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The National Security Archive
Created and maintained by the National Security Archive, Washington, D.C.
Reviewed June 26–27, July 7–9, 2003.

Digital National Security Archive
Created and maintained by the National Security Archive, Washington, D.C.
Reviewed June 26–27, July 7–9, 2003.

Government records are essential to the study of U.S. national security policy, and the National Security Archive has done much to gain the release of documents from the State and Defense departments, the Central Intelligence Agency (CIA), the National Security Council, and other government agencies and to make them available for research. Founded in 1985 and located on the campus of George Washington University, the National Security Archive is a library with more than two million pages of declassified documents, the largest such collection in any nongovernmental repository. It is also a research institute that has published documents readers and other collections of government records in print, microfiche, and electronic formats. Finally, the archive is a public interest law firm that has used the Freedom of Information Act (FOIA) to secure the release of many of the documents it houses. The archive’s two Web sites, although quite different, provide access to many collections of declassified records and information about the archive’s role as advocate of public access to U.S. government documents.

The National Security Archive's home page consists mainly of headlines—more recent ones in larger type and with dates located at the center of the page, older stories in smaller type and without dates listed on the right. Clicking on these headlines takes you to either an “electronic briefing book” or a press release. The former consists of an article and set of documents about a subject in international or national security history. Many of these electronic briefing books deal with topics in the news, such as the Mexican elections of July 2003, the war with Iraq, or the North Korean nuclear program, and aim at providing historical context. Although not designed for classroom instruction, these electronic briefing books might be helpful in acquainting students with such things as the kinds of information that intelligence analysts use in making assessments of programs for the development of weapons of mass destruction in Iraq or North Korea.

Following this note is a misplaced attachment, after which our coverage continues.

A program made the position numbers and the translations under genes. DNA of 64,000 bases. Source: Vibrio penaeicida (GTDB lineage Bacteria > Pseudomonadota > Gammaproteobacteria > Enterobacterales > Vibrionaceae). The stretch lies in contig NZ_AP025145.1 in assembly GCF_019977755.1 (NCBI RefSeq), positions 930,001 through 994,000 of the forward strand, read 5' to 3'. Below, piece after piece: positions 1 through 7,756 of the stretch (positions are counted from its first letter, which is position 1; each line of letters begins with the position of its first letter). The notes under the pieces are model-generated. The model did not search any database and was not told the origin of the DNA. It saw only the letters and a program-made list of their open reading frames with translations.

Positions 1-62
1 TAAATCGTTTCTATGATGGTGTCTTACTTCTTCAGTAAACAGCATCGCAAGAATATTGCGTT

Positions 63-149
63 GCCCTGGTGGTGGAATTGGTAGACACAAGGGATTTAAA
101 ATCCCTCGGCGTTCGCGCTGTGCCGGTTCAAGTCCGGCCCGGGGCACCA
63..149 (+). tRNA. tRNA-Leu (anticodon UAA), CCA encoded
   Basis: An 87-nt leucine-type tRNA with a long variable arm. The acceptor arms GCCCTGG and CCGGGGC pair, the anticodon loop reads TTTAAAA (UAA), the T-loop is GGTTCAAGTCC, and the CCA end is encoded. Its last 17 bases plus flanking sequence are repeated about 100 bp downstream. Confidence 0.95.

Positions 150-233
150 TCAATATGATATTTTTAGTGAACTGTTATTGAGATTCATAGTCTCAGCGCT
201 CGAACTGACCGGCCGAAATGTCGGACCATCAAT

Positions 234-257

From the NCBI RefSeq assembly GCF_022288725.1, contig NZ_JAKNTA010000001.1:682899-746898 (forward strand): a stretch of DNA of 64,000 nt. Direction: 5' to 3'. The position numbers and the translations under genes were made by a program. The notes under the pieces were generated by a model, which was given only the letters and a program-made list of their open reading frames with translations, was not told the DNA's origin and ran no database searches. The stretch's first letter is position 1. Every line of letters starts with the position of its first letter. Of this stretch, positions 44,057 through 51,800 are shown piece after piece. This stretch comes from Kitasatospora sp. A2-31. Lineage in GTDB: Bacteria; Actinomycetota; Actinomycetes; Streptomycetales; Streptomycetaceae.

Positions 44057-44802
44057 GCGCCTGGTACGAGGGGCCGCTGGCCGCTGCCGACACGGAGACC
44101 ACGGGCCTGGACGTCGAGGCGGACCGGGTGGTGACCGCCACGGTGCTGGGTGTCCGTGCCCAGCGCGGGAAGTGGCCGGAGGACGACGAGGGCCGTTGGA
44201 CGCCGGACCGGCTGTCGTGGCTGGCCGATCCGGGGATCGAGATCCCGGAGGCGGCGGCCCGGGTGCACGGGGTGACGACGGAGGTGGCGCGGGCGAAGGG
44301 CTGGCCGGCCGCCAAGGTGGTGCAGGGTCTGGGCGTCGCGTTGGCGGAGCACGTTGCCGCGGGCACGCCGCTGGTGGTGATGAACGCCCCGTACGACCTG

President Richard M. Nixon and Elvis Presley discuss the “anti-American spirit” of the Beatles.

The press releases on The National Security Archive site concern threats to foia, mainly as restrictions on the release of information tighten in the aftermath of the events of September 11, 2001, and the inconsistent and, at times, capricious application of existing rules about security classification. An article “Dubious Secrets” mentions a “Weekly Situation Report on International Terrorism” of December 17, 1974, which contains some seasonal humor about a terrorist threat to “the annual courier flight” of North Pole “Prime Minister and Chief Courier S. Claus.” A CIA reviewer decided to release this information, originally designated secret, in 1997. Two years later, a second reviewer refused to declassify the same item.

The National Security Archive site also has one “online exhibit.” It documents the unusual meeting in December 1970 between President Richard M. Nixon and Elvis Presley, the latter of whom wanted to be an at-large agent for the Bureau of Narcotics and Dangerous Drugs. Presley never got the position, despite his familiarity with drugs, but he did visit the Oval Office to discuss, among other subjects, his decade-long study of “Communist brainwashing.” This amusing exhibit points up the potential—unfortunately underutilized—to use government records to interest nonspecialists in the documents on U.S. national security policy on this site.

The gated Digital National Security Archive contains online versions of twenty microfiche collections unavailable on the archive’s other Web site. Several deal with U.S. policy toward specific nations, including Afghanistan, 1973–1990; China, 1960–1998; Iran, 1977– 1980; Nicaragua, 1978–1990; and South Africa, 1962–1989. Others document moments of danger in the Cold War, such as the Berlin crisis of 1958–1962 and the Cuban missile crisis. Still others concern topics in national security history, such as intelligence estimates of the Soviet Union and U.S. nuclear nonproliferation policy. Also included is a group of “Presidential Directives on National Security from Truman to Clinton.” Each of these collections is substantial, with some containing more than two thousand documents that total over thirty thousand pages. Introductory essays discuss the sources of documents in each collection and its research value and limitations. Bibliographies accompany each collection, as do glossaries and chronologies. A few collections contain “photo archives,” which include only a handful of photographs and appear to be afterthoughts. Researchers can search a single collection or any combination of the twenty collections by keyword, date, document type, classification, recipient, or creator. But the text of the documents themselves is not searchable by the word. Subscription prices can vary, but my institution, Ohio University, paid an annual licensing fee of $3,760 for access to the Digital National Security Archive in 2003.

Specialists in U.S. national security policy, both scholars and journalists, will find the research collections of the Digital National Security Archive quite valuable. But anybody interested in revelations of government secrets and the prospects for future releases of official documents can use these sites with profit.

Chester Pach
Ohio University
Athens, Ohio